Andy Murray in the shadow of Ivan Lendl

A GREAT man casts a big shadow and in Andy Murray’s professional life, they do not come much bigger than Ivan Lendl. The effect his grim-faced former mentor had on Murray’s tennis, career and, therefore, the rest of his life is immeasurable; the effect their parting has had on his form has been plain to see.

Andy Murray practises on the red dirt of Roland Garros. Picture: Getty Images

As the world No 6 goes through his final preparations for the French Open, he is officially without a coach. But this week, he is not the rudderless ship he appeared to be just a couple of weeks ago at the Madrid Masters – he has his team around him and he has some of the best coaching advice on tap should he need it. Not only can he call upon the services of Darren Cahill, once the coach of Andre Agassi and now a part of the Adidas player development programme, he has Lendl on the end of the phone should he want a swift pep talk.

“I’ve messaged him a little bit and he actually called me the day after my match with Rafa in Rome,” Murray admitted. “He spoke to Dani [Vallverdu] and then fired some messages my way. I might call him today or tomorrow just to have a little chat.”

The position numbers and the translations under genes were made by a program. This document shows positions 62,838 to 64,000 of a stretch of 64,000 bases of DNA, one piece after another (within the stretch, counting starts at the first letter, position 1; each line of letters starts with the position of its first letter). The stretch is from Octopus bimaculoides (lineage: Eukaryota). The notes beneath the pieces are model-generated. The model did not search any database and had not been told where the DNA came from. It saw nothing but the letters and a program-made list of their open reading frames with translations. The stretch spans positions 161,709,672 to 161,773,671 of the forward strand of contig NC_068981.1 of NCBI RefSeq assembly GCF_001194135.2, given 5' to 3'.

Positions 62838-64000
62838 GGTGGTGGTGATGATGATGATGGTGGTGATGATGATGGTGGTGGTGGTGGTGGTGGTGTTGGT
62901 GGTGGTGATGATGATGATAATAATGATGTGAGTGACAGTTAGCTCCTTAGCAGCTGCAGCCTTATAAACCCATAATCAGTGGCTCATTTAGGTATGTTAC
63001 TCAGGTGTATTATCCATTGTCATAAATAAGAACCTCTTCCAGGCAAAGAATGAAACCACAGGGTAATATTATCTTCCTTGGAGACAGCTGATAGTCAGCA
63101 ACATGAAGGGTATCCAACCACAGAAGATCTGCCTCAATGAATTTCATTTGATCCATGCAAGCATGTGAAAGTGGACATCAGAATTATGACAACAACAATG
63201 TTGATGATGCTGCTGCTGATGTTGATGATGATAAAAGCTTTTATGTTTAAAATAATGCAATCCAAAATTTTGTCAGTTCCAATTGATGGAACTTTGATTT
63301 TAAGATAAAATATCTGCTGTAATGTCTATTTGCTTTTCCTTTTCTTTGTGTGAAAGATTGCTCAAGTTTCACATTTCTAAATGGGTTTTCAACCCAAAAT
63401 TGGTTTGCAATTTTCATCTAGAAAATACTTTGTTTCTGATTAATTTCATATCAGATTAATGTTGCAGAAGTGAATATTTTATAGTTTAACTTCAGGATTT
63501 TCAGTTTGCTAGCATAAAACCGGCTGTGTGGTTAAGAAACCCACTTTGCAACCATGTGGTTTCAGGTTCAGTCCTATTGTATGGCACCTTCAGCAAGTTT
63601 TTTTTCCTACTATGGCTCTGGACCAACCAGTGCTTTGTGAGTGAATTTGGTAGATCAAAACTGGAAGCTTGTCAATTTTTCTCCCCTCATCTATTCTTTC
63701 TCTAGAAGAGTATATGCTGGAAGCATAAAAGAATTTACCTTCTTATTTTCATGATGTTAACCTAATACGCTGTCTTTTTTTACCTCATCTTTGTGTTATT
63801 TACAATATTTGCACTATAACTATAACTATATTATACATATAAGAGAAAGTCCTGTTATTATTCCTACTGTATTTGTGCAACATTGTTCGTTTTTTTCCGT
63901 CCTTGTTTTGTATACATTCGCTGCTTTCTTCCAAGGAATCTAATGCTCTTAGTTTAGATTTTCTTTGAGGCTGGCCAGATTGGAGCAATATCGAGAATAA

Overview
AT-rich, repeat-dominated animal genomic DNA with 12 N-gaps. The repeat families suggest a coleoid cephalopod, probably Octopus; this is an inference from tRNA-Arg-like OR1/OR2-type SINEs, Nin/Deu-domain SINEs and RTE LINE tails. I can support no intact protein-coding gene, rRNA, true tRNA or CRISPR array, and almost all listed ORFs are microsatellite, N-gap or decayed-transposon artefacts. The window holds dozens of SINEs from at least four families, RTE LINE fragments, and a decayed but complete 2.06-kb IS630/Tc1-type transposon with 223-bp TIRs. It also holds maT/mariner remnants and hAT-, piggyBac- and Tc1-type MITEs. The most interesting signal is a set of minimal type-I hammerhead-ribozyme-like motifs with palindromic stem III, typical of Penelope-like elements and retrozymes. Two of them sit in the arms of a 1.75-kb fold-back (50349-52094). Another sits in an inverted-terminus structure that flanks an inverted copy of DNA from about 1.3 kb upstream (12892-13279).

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That match with Rafael Nadal at the Italian Open last week was the first sign that Murray was ready to compete for the major titles again. It was one of his best clay court performances and, as he led the “King of Clay” by 4-2 in the deciding set, he was within touching distance of victory. He could not close out the win but the way in which he had Nadal on the ropes for the best part of three hours – and ran away with the first set 6-1 – impressed Lendl and rejuvenated Murray.

“Ivan said a few things before the match,” Murray said. “He obviously messaged Dani before the match and then afterwards. He was saying that the first set for me was obviously great tennis. That it was very close and I should be encouraged by that coming into this event. It is just the details I have not spoken to him about.”

Replacing a figure as important and powerful as Lendl was never going to be easy – even Lendl knew that. The player-coach partnership has to work on many levels, from adviser to friend to travelling companion; from technical expert to tactical wizard to motivational speaker. Then there is the business of finding someone who is available to take the job and who wants to commit 25 or 30 weeks of his year to schlepping around the globe from practice court to hotel to match court. But the real key is to find another character who can inspire Murray in the way that Lendl did, who can ignite that spark within him and push him on to win more grand slam titles.

“I spoke to Ivan a about it at the time when we originally split up, just before Miami,” Murray said. “Dani asked him a couple of questions about it when we were actually there in the meeting, about people he would recommend to do the job. I obviously listened but ultimately it needs to come from me.